Tag Archives: productivity

Why don’t team members speak up

Are you concerned that team members do not speak up during discussions?

As individuals, they are bright, forthcoming and have plenty to contribute.  At the coffee machine, discussion is animated and flows swiftly.  Yet, when you all troop into a meeting, the flow of dialogue immediately dries up and energy evaporates.

Then, as soon as the individuals get out of the door, they are reanimated and have plenty to say.  Why has lethargy supplanted vitality?  Here are four possible reasons:

  • the boss
  • perception of the expertise of others
  • lack of confidence
  • premature conformity.

1.  The boss

It feels natural for the boss to maintain their role of boss in a meeting – they call the meeting, chair it, sit in a prominent position, make decisions.

But, a boss-centric meeting encourages team members to think: “If you are the boss, then you must know all the answers.  Or, you think you do.  The easiest and safest thing is for me to keep quiet.  You decide, I will follow.”

The boss gets no feedback so cannot update their perception of the world.  Discussion is limited and no new ideas are floated.

This is a self-reinforcing situation, but you can break into the circle.

First, ensure that everyone understands what the meeting and each agenda item is aiming to achieve.  Second, have different people introduce and lead individual agenda items.  Third, instil an understanding that everyone is responsible for the success of the meeting – you can do this by going round the table to seek contributions.  .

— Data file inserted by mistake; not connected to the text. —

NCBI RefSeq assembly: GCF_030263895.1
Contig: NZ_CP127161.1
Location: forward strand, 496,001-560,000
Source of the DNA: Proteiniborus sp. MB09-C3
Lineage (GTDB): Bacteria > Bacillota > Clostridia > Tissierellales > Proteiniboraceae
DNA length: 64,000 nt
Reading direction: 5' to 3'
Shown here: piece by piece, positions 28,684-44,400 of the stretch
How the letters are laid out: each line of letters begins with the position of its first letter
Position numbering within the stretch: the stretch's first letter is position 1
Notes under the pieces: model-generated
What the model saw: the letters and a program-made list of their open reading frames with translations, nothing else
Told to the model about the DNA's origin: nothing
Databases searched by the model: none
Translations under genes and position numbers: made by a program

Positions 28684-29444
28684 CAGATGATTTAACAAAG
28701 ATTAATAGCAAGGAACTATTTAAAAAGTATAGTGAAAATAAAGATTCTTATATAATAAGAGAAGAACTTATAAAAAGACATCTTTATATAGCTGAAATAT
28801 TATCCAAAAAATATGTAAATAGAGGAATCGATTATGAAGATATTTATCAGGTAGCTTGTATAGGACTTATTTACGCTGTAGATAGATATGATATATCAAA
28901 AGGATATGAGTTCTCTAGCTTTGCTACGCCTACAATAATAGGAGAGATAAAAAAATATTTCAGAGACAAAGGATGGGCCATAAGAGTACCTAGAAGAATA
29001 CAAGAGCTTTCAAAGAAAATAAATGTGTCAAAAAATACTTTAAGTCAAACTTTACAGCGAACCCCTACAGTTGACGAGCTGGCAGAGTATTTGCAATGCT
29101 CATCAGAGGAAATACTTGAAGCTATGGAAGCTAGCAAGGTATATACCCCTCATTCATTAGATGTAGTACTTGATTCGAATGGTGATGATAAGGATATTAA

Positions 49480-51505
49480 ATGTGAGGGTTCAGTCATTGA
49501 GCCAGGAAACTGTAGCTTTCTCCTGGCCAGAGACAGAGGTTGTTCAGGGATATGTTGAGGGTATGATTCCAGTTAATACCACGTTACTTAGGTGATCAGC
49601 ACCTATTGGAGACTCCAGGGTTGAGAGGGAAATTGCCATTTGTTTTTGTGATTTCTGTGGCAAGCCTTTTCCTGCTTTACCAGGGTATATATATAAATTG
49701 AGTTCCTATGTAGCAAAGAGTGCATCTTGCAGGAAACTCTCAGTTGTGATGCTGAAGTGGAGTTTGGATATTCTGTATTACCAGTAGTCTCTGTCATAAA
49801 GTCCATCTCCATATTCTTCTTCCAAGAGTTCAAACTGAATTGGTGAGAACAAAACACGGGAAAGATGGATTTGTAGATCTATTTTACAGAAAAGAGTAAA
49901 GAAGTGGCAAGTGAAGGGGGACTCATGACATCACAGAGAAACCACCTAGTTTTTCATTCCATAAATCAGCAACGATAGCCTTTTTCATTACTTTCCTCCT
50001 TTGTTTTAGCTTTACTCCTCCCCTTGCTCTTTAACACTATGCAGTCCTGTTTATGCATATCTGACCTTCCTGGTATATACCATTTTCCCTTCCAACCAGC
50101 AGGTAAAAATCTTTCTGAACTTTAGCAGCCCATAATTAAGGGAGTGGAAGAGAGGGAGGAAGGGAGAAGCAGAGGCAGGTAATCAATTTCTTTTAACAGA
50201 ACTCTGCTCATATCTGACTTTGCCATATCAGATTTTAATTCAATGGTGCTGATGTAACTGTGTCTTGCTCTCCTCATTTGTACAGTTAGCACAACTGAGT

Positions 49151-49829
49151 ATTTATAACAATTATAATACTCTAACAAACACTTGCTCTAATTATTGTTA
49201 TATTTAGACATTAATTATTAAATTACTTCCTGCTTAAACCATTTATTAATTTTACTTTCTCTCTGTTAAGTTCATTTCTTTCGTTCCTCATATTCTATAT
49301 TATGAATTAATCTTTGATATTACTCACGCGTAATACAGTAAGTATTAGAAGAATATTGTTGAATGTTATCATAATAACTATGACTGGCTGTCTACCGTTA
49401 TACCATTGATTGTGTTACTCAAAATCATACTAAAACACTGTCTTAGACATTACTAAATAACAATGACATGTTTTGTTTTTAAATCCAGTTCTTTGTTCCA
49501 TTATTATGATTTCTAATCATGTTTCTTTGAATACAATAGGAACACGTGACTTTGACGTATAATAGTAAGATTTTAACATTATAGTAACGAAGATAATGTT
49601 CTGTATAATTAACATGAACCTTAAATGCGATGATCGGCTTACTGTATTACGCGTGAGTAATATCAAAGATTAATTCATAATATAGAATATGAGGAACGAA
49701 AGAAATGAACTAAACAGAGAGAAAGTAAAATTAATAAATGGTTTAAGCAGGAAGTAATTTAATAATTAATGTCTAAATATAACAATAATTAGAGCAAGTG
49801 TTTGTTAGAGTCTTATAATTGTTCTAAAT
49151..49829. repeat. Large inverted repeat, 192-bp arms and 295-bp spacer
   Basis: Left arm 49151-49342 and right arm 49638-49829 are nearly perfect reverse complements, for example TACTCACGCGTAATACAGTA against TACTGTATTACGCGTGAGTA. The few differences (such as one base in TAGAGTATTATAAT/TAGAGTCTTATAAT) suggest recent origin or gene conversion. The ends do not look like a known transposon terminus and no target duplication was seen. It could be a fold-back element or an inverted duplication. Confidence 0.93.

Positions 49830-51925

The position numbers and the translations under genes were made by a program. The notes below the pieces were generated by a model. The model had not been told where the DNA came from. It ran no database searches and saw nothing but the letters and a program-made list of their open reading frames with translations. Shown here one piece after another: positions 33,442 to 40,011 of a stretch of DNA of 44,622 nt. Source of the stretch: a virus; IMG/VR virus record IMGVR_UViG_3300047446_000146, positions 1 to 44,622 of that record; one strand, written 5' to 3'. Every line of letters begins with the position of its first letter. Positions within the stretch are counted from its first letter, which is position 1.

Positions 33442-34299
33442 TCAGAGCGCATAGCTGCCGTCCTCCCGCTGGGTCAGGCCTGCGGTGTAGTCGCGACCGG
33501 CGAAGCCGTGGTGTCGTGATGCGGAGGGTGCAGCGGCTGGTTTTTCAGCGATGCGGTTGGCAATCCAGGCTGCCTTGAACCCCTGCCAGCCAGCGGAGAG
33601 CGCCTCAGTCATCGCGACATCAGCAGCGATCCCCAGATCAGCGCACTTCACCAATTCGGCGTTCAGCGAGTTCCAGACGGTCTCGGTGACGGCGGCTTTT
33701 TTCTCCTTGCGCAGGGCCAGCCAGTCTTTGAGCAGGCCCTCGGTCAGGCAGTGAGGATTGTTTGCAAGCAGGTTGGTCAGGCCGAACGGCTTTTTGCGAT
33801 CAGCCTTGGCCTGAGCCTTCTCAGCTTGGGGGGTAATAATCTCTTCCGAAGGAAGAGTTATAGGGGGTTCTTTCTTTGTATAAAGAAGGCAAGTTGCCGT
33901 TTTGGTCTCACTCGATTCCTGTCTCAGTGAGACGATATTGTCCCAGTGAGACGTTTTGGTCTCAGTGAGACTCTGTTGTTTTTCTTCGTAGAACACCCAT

And fourth, find an opportunity to give your boss some feedback.

2.  Perception of the expertise of others

The position of the expert, or the more experienced person, is a variation of the boss situation.

If people perceive one of the group to be an expert, they tend not to question that person’s expertise.  This means the expert gets a clear run and their assertions go unchallenged.

Of course there is a role for people’s expertise and experience – we want to know what they think.  But their contributions need to be evaluated as to their practicality, how they can effectively be applied, the same as any other idea.

An expert may be an expert in a narrow field and be less capable of seeing how their expertise will work in practice – this is where the other team members come in.

If contributions are rated by the experience of the contributor then it could be like driving a car by looking in the rear view mirror.  The same problems recur and basic issues are not resolved.  Again, discussion is limited and no new ideas are floated.

To overcome this, encourage the belief that everyone has something to contribute.  Second, evaluate ideas on merit.  Third, challenge defensive behaviour such as “We already tried that and didn’t work.”